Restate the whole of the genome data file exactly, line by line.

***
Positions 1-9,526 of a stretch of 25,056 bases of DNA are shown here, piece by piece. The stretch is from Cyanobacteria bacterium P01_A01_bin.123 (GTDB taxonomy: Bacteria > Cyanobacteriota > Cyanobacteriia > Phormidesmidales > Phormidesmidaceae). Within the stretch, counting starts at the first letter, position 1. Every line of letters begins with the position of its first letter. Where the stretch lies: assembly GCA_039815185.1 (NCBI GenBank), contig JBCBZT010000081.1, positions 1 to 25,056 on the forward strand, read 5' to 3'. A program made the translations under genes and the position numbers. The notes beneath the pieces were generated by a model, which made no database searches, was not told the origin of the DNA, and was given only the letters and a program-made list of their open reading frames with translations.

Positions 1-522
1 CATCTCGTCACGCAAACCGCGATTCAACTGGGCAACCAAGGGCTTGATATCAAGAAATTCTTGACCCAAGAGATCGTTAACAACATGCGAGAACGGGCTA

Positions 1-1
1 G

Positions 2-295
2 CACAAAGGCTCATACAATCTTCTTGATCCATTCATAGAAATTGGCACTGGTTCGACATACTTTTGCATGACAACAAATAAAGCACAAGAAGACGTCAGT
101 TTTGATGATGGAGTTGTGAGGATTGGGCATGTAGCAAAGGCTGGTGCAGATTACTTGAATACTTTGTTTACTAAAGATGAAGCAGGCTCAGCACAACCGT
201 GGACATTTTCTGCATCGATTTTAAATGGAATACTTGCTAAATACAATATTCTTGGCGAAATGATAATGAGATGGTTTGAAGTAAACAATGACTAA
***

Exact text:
Positions 1-9,526 of a stretch of 25,056 bases of DNA are shown here, piece by piece. The stretch is from Cyanobacteria bacterium P01_A01_bin.123 (GTDB taxonomy: Bacteria > Cyanobacteriota > Cyanobacteriia > Phormidesmidales > Phormidesmidaceae). Within the stretch, counting starts at the first letter, position 1. Every line of letters begins with the position of its first letter. Where the stretch lies: assembly GCA_039815185.1 (NCBI GenBank), contig JBCBZT010000081.1, positions 1 to 25,056 on the forward strand, read 5' to 3'. A program made the translations under genes and the position numbers. The notes beneath the pieces were generated by a model, which made no database searches, was not told the origin of the DNA, and was given only the letters and a program-made list of their open reading frames with translations.

Positions 1-522
1 CATCTCGTCACGCAAACCGCGATTCAACTGGGCAACCAAGGGCTTGATATCAAGAAATTCTTGACCCAAGAGATCGTTAACAACATGCGAGAACGGGCTA

Positions 1-1
1 G

Positions 2-295
2 CACAAAGGCTCATACAATCTTCTTGATCCATTCATAGAAATTGGCACTGGTTCGACATACTTTTGCATGACAACAAATAAAGCACAAGAAGACGTCAGT
101 TTTGATGATGGAGTTGTGAGGATTGGGCATGTAGCAAAGGCTGGTGCAGATTACTTGAATACTTTGTTTACTAAAGATGAAGCAGGCTCAGCACAACCGT
201 GGACATTTTCTGCATCGATTTTAAATGGAATACTTGCTAAATACAATATTCTTGGCGAAATGATAATGAGATGGTTTGAAGTAAACAATGACTAA